DENVER – Colorado voters could be the first in the nation to decide the future of an entire species after the initiative to reintroduce endangered gray wolves to the state was approved Monday by the Secretary of State’s Office.
Initiative 107 qualified for the 2020 General Election ballot after Elections Division officials determined the number of valid signatures was greater than 110% of the total number required, according to a news release.
The initiative would direct the Colorado Parks and Wildlife Commission to develop a plan to reintroduce wolves on public land west of the Continental Divide before 2024.
It also calls for state-administered compensation for ranchers and farmers who lose livestock to wolf predations — and hunting operations affected by the possible loss of elk and moose.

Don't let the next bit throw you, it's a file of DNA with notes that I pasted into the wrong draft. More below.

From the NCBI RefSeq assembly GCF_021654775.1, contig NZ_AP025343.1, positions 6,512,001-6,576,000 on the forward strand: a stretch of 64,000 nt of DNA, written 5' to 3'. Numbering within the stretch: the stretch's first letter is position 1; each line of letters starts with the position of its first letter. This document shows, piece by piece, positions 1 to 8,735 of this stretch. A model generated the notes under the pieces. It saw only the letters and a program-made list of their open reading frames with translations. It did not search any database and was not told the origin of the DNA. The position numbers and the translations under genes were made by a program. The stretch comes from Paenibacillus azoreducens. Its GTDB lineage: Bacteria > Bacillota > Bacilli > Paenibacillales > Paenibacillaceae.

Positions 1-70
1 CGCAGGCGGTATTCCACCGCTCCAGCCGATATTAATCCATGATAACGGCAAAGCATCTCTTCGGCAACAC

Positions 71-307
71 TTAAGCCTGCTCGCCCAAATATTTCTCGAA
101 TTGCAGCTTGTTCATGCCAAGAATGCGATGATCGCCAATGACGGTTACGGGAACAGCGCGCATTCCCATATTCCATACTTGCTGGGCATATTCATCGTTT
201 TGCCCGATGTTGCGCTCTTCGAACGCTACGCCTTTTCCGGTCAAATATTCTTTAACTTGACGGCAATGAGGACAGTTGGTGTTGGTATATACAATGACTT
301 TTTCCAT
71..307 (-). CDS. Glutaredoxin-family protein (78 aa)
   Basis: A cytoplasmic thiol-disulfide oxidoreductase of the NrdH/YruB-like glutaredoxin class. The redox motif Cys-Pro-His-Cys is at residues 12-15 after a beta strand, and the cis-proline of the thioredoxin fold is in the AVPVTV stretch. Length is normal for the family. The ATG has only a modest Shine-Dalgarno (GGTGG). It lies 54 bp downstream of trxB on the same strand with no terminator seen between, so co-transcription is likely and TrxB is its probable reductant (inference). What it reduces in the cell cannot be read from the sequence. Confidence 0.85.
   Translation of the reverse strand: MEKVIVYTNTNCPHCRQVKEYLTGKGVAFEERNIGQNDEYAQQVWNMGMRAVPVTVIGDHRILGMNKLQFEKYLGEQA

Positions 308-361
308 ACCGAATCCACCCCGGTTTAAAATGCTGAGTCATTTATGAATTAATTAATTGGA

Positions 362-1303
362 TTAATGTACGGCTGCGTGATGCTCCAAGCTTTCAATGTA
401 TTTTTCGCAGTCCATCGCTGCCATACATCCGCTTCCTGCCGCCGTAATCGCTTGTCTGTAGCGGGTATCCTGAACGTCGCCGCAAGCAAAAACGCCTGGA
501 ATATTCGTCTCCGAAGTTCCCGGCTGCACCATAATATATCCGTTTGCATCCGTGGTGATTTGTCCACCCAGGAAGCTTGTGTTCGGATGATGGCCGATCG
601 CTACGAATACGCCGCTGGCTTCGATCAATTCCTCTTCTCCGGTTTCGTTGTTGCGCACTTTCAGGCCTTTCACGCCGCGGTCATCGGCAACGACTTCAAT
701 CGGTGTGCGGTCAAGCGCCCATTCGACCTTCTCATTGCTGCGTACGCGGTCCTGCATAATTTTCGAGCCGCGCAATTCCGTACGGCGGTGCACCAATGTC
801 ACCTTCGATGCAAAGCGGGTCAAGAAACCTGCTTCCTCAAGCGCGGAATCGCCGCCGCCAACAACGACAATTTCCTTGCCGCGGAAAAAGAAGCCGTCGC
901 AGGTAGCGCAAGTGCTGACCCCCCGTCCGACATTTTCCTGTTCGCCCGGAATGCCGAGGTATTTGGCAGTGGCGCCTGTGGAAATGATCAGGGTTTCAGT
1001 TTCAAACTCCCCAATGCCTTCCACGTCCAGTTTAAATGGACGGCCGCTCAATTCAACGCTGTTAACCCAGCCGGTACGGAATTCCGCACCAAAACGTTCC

Supporters of the measure say reintroducing gray wolves to the state would restore balance to the state’s ecosystem and bring back an animal that was hunted to near extinction, but opponents of the measure, such as ranchers and farmers, say reintroducing the wild animals could pose a threat to their livestock, and, as a consequence, their livelihood.
Reintroduction would not be an immediate process, however. That’s because as long as gray wolves are on the Endangered Species act in Colorado, CPW and other state agencies have no control over their reintroduction.
The animals would have to be delisted first, before they could be reintroduced to the state. A final decision to consider delisting the gray wolf is expected sometime this year.
The following counties are opposed to reintroducing wolves to Colorado: Alamosa, Archuleta, Crowley, Douglas, Fremont, Garfield, Hinsdale, Lincoln, Mesa, Moffat, Montezuma, Montrose, Otero, Rio Blanco, Rio Grande and Routt.
Gray wolves were native to Colorado but were hunted to near extinction by the 1940s. About 6,000 of the animals live in the Northern Rockies, Pacific Northwest and Western Great Lakes.